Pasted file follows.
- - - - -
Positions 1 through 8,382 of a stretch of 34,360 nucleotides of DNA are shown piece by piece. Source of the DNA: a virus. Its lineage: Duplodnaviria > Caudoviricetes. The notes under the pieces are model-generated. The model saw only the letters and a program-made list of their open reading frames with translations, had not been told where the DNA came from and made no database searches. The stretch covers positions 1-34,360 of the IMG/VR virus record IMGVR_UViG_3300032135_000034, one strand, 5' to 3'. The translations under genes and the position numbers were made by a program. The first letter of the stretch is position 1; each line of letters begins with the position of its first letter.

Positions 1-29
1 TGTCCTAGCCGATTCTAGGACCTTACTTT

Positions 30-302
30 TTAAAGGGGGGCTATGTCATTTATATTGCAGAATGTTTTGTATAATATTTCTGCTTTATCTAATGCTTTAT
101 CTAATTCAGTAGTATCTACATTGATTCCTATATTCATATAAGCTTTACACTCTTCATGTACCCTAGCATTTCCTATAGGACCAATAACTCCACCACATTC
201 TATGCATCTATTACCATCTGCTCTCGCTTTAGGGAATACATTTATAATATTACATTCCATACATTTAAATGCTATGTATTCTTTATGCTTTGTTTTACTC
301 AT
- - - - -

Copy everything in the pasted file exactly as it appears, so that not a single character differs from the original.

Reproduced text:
Positions 1 through 8,382 of a stretch of 34,360 nucleotides of DNA are shown piece by piece. Source of the DNA: a virus. Its lineage: Duplodnaviria > Caudoviricetes. The notes under the pieces are model-generated. The model saw only the letters and a program-made list of their open reading frames with translations, had not been told where the DNA came from and made no database searches. The stretch covers positions 1-34,360 of the IMG/VR virus record IMGVR_UViG_3300032135_000034, one strand, 5' to 3'. The translations under genes and the position numbers were made by a program. The first letter of the stretch is position 1; each line of letters begins with the position of its first letter.

Positions 1-29
1 TGTCCTAGCCGATTCTAGGACCTTACTTT

Positions 30-302
30 TTAAAGGGGGGCTATGTCATTTATATTGCAGAATGTTTTGTATAATATTTCTGCTTTATCTAATGCTTTAT
101 CTAATTCAGTAGTATCTACATTGATTCCTATATTCATATAAGCTTTACACTCTTCATGTACCCTAGCATTTCCTATAGGACCAATAACTCCACCACATTC
201 TATGCATCTATTACCATCTGCTCTCGCTTTAGGGAATACATTTATAATATTACATTCCATACATTTAAATGCTATGTATTCTTTATGCTTTGTTTTACTC
301 AT